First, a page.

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This is discussion archived from a time before the current discussion method was installed.

Cassy: What about calling it "You fail astrophysics forever"? Or is there already a larger category with a similar name?

Willy Four Eyes: I think this trope name sounds better...It brings to mind the "Windmills do not work that way!" line from Futurama. I'd really not like to overuse the "You Fail X Forever" Trope categories...at least not for now. *shrug*

Large Blunt Object: I feel You Fail X Forever is kind of overused, and since "astrophysics" is actually an inaccurate blanket term for these tropes this title is more appropriate and descriptive (yes, the inspiration was "Windmills do not work that way!").

I put this up unilaterally rather than bothering with YKTTW (it was inspired by and composed at the same time as Space Is Cold) so if there are serious complaints/flaws, edit away, but I think it's a useful category.

Cassy: OK, I get your points guys. I had actually missed the windmills reference even though I know it, shame on me. I confess I have a soft spot for the "You fail X forever" categories, the titles make me laugh all the time. It sounds so... definite and it gives me an image of a troper pointing threateningly at a film director, Phoenix Wright-like. "You fail biology forever! You fail logic forever! You suck!" "Noooooooo!"
  • Question to Large Blunt Object: just out of curiosity, what would be a more accurate category?

Large Blunt Object: Um. This one? Astrophysics, as far as I know, covers the how and why of celestial phenomena, relativity, gravity, electromagnetism, all manner of stuff, but rarely does it encompass "what happens when you chuck a monkey in a vacuum". Space Does Not Work That Way does.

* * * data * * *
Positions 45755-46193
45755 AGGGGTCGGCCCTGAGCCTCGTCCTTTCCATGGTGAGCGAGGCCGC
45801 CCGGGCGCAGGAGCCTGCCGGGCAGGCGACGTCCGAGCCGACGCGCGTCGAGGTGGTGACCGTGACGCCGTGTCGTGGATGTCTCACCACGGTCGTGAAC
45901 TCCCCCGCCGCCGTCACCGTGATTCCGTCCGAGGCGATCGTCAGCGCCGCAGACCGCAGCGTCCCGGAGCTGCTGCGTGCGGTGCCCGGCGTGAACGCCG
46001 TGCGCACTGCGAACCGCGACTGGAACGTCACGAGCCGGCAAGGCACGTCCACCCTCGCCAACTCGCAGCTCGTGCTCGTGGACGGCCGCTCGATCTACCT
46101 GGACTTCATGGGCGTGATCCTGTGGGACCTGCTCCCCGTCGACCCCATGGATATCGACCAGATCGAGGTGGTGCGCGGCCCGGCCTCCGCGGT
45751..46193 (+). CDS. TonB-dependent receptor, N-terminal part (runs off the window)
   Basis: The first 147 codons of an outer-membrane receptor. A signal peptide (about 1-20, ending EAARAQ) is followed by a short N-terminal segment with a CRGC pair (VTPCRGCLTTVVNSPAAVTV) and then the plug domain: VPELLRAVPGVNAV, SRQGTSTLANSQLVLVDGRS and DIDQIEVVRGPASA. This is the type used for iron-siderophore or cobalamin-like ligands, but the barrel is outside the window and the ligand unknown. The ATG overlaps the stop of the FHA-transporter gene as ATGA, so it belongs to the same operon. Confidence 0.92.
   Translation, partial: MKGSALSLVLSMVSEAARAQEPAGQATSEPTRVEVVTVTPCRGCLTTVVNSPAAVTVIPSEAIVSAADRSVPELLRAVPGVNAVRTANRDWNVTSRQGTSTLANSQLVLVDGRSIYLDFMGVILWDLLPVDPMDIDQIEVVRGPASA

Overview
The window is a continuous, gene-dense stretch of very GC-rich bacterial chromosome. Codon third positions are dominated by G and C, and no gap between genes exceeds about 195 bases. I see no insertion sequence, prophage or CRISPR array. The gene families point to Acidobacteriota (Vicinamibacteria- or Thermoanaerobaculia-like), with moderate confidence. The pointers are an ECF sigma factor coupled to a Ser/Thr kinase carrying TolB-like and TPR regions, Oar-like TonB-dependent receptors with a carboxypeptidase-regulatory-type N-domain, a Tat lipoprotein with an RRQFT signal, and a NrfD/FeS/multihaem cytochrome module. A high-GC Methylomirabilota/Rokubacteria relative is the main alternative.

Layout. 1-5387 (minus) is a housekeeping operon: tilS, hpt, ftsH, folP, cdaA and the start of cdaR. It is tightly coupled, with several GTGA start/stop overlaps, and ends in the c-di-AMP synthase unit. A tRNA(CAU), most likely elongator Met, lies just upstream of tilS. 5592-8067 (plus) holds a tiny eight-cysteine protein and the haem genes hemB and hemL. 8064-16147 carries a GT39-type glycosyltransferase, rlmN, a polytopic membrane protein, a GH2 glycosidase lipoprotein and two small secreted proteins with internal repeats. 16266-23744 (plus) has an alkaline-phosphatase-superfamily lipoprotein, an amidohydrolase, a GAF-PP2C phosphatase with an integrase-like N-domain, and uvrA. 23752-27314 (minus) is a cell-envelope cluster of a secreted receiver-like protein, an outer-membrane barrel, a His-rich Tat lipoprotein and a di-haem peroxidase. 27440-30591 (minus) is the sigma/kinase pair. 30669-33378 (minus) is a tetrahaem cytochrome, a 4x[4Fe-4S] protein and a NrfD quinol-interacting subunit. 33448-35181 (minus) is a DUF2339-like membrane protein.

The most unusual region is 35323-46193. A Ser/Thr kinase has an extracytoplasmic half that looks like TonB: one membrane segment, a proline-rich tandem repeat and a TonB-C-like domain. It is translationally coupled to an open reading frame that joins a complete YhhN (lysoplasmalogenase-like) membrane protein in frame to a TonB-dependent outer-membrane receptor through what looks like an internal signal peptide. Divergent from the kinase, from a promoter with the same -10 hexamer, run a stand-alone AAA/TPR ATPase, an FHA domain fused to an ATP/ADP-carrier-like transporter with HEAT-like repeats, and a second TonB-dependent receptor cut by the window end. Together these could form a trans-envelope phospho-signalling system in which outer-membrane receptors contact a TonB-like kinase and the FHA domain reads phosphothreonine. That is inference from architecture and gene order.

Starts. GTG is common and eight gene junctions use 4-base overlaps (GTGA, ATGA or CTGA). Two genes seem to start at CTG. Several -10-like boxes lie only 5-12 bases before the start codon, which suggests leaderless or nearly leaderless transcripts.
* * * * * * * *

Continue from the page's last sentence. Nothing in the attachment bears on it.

And hell, some people seem to like it.

Cassy: Hahaha XD! Congrats!

GALX: Can't find exactly the right trope to put this. I just watched Episode 5 Series 3 of Enterprise where someone explains that the shuttle has taken damage blocking an inlet, so the engines don't work properly. They were in a vacuum ...


Haven: What does the picture have to do with this trope? It's good pulpy sci-fi, but it's not much of a demonstration of what this trope covers.

Mercy: No? Well Your Mileage May Vary, but I'd say that "pulpy sci-fi" pretty much embodies this trope, since it favours dramatic but wildly unscientific depictions of space. Specifically:
  • The monster represents the hideous indestructibility of bad-science space tropes.
  • The red-shirt's cracked helmet is a Shout-Out to Explosive Decompression.
  • The Captain's futile plasma-gun (itself a bad-science trope, see Frickin' Laser Beams) represents the helplessness of science to combat stupid sci-fi to the point where complete falsehoods are widely accepted as accurate.
  • And the Hot Scientist explains the joke...

Haven: Okay, but that's all about bad science fiction tropes, and the picture still has little to nothing to do with space, the specific topic of this article.
Carley: How do we feel about a new subtrope involving ships with artificial gravity shaking at small impacts? The ship shakes, but the gravity should shake in the exact same way so that the people inside would feel no effect. You might still feel turbulence in an atmosphere, where you're dealing with friction and a gravity well, but even then it's probably not going to look remarkably like someone shaking the camera. Is there already a trope like this?

Mercy: That's a tricky one, since so much depends on how you imagine "artificial gravity" working. On a spaceship or space-station using rotational pseudo-gravity, for example, a sufficient impact would make the floor lurch under your feet. Star-Trek refers to "gravity plates" which presumably "pull" objects straight down, and again you'd probably feel the floor lurching about. Of course space-opera often features "acceleration compensators", and if they were fast enough to react to instantaneous accelerations, they might neutralise the effect of impacts, but that's even further in the realms of Applied Phlebotinum than artificial gravity.